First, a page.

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Inside Amazon's largest warehouse -- where you'll find 10 robots for every human

Joseph N. DiStefano, The Philadelphia Inquirer on

Published in Science & Technology News

STANTON, Delaware — Amazon's biggest, newest warehouse, with more robots than ever, brings America closer to an automated future when machines do all the work of moving everything from groceries to laptops, from makers to users. And do it faster.

While Amazon has been building increasingly automated warehouses since opening its first satellite center in 1997, five miles down the road in New Castle, Delaware, this $250 million showcase is something entirely different.

Insides the five-story plant — as big as 17 football fields, or four of Philadelphia's tallest high rises — an electromechanical ballet performed by robots takes place in an eerie quiet. Robot vehicles, guided by optical and motion sensors, make turns tightly adjacent to one another, selecting and carrying Amazon's vast array of merchandise from storage to delivery.

There are still workers unloading trucks from suppliers and stowing the contents — not in vast shelves for hands to grab but in eight-foot-tall stacks of square yellow bins. Once within these, goods begin their robotic travels.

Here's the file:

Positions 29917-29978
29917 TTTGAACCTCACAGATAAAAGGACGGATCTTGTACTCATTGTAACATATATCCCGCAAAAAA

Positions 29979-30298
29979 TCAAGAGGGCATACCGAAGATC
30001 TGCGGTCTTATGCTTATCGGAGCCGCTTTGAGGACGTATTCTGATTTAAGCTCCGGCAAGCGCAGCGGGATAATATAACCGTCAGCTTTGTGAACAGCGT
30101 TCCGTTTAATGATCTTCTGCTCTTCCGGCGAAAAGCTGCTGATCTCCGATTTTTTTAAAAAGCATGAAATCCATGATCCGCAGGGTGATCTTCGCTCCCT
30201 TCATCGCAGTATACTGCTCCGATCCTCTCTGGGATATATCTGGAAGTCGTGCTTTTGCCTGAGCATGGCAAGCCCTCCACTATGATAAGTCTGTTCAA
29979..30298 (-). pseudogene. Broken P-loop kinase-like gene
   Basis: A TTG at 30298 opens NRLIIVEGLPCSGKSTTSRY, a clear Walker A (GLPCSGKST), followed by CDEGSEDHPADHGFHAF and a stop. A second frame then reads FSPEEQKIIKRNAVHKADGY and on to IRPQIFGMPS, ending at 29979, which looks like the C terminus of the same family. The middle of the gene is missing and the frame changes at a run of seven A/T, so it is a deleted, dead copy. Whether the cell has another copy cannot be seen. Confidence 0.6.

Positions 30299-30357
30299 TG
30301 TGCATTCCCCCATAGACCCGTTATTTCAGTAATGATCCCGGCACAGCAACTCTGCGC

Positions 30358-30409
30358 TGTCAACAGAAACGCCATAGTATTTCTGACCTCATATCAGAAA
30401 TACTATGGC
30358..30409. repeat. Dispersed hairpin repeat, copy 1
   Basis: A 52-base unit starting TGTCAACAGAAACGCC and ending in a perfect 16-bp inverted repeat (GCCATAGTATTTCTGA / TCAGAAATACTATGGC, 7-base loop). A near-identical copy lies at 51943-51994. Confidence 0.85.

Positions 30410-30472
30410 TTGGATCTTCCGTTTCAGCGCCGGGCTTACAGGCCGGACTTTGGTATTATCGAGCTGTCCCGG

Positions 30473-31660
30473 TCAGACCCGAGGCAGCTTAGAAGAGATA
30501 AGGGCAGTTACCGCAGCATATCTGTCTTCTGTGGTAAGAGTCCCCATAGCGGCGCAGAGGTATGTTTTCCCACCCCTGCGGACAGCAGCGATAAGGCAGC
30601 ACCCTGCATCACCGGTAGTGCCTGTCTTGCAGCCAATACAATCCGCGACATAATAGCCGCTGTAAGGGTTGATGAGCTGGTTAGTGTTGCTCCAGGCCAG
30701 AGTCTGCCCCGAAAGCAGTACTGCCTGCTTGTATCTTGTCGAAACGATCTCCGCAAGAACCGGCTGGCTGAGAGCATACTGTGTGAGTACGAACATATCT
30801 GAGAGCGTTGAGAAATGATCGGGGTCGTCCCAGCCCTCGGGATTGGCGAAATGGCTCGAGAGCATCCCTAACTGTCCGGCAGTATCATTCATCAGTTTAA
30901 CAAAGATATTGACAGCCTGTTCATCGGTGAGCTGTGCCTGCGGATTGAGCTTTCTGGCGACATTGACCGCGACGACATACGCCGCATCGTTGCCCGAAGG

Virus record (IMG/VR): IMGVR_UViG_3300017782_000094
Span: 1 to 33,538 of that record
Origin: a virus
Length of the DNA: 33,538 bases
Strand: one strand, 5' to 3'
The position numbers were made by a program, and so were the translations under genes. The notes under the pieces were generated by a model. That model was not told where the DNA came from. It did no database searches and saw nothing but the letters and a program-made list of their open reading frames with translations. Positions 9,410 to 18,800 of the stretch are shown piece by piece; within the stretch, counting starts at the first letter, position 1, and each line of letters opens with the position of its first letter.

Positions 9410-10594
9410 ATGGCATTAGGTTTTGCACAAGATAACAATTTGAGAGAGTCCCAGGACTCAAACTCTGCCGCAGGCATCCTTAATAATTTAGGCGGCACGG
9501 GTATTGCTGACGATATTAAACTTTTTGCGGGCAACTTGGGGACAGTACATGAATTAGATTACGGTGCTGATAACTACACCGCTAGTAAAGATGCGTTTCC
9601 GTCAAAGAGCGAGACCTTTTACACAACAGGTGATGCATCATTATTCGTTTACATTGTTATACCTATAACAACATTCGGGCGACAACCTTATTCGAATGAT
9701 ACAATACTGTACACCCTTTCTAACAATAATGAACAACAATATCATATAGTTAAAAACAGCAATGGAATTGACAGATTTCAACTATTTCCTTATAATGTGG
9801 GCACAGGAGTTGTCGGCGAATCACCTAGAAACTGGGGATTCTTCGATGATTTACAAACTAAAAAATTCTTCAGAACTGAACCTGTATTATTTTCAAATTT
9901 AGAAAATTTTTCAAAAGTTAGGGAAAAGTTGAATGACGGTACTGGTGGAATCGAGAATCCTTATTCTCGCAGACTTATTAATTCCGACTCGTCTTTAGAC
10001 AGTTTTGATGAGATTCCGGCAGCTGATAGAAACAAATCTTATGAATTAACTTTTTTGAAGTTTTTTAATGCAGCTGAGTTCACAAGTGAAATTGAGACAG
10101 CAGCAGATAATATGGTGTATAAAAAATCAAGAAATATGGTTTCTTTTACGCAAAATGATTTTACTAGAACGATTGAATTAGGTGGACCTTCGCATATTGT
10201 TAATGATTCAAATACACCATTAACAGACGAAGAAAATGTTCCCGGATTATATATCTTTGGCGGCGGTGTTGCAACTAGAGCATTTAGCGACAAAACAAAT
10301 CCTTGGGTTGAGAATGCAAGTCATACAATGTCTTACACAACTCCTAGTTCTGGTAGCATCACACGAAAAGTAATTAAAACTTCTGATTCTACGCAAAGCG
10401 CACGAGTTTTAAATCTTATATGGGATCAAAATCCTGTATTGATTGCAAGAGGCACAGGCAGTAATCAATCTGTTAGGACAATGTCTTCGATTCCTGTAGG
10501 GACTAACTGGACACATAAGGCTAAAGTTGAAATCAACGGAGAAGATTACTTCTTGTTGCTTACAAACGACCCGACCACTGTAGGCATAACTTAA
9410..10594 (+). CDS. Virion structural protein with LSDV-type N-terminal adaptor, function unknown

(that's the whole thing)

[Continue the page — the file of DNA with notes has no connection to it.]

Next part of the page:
Hour after hour, tireless robots seize the stacks and move them across the vast floors, dutifully pausing before isolated checkers, flesh, and blood, who wave electronics devices to verify the orders. Finally, workers pack the sorted goods onto conveyors to carry them to loaders for delivery.

And Amazon is developing drones and self-driving vehicles to speed those last steps.

 

Rival shippers such as FedEx or the U.S. Postal Service, big grocery chains, and upstart deliverers such as Philadelphia's Gopuff have also been speeding up their warehouses. But Amazon's massive investment will force its competitors to invest a lot more, a lot faster, analysts predict.

About 10,000 Amazon-built robots here far outnumber the 1,000 newly hired human workers who spend 10- to 12- hour shifts at the 3.7 million-square foot complex, which Amazon contractors erected on the site of a former General Motors factory that itself drew quite a bit of publicity in its day.

Does that 10-1 ratio spell an end to the massive hiring that has made warehouse work at double the minimum wage so widely available in recent years?

Amazon and its admirers are a little sensitive on this point, so it's worth noting upfront: Amazon is still hiring, not just because so many workers don't last a year, but also because its service is so popular that it keeps building more centers, adding people to run them, doing things robots still can't. For now.

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